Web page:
Does Capital Structure Matter? The Influence of Capital Structure on Net Interest Margin: Evidence from Sri Lanka

Lingesiya Kengatharan, Logavathani Sivalingam

Abstract


Objectives of this study were to examine the capital structure pattern of Sri Lankan commercial banks and to investigate the influence of capital structure on net interest margin of commercial banks in Sri Lanka. This study was conducted with 10 licensed commercial banks which are listed in Colombo Stock Exchange (CSE), Sri Lanka. Panel data analysis was used to carry out the empirical study and data were extracted from the annual reports of selected companies for the ten years period from 2007 to 2016. Capital structure patterns of licensed commercial banks were measured by total debt to total assets ratio, long term debt to total assets ratio, and short term debt to total assets ratio. Net Interest Margin (NIM) was measured by net interest income to average earnings assets ratio. NIM specifies the cost and efficiency of financial intermediation by banks. Size of the banks and growth in banks deposit were considered as control variables. Descriptive statistics, correlation, pooled, fixed effect and random effect models were used for the data analysis. According to the descriptive statistics, present study found that commercial banks had lower leveraged capital structure pattern in Sri Lanka. F test was performed to diagnose the time fixed effect in the fixed effect model and outcome of the test revealed that p value was less than 0.05. Therefore, null hypothesis was rejected and fixed effect model was most appropriate than pooled OLS. Further, Lagrange Multiplier test for random effect was performed. The result indicated that the p value was 0.000 and rejected the null hypothesis in favor of the alternative which implied that random effect model was more appropriate than pooled OLS. Therefore, Hausman Specification test was performed to find out whether fixed or random effect model is suitable to examine the relationship between capital structure and NIM. Fixed effect model was considered as the most suitable model to examine the influence of capital structure on NIM in this study. As per the result of fixed effect model, total debt to total assets ratio and long term debt to total asset ratio were significantly negatively related to NIM. Short term debt to total assets ratio, and size were not significantly related NIM. Results of the study suggest that financial managers should try to finance from retained earnings rather than relying heavily on debt capital in their capital structure. Outcome of the study may useful to the practitioners, investors and decision makers in order to maximize their return from their investments.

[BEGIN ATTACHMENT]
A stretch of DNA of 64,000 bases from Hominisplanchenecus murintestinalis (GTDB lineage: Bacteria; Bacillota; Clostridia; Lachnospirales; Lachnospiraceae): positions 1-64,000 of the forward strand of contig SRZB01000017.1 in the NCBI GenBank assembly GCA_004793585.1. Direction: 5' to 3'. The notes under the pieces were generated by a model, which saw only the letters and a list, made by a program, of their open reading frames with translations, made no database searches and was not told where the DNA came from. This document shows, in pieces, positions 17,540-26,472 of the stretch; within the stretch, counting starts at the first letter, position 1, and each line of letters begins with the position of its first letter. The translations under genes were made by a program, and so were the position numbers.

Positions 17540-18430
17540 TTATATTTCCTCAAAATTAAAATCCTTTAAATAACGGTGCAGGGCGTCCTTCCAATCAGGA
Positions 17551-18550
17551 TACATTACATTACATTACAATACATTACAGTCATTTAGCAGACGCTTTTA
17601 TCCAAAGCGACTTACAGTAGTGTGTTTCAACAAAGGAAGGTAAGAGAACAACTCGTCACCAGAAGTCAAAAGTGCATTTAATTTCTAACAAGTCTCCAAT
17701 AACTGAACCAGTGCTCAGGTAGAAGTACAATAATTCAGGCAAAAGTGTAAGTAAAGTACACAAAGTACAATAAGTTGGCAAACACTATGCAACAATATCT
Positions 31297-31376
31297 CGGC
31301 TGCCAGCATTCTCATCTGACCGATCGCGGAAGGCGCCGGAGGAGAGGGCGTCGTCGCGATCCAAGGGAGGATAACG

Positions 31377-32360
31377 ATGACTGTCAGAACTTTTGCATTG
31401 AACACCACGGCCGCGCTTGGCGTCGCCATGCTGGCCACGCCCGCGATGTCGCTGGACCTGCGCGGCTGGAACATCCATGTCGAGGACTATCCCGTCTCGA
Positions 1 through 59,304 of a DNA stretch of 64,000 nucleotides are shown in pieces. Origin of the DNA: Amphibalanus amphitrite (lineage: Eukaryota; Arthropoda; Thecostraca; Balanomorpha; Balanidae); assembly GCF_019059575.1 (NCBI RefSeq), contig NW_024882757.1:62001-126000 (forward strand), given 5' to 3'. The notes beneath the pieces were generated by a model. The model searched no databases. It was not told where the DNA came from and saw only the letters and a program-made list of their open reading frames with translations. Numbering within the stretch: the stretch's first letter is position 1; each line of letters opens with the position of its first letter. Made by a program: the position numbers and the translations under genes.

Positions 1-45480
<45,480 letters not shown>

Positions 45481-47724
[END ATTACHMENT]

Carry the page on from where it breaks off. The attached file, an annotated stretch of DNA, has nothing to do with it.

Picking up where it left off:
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DOI: https://doi.org/10.5296/ajfa.v10i2.13286

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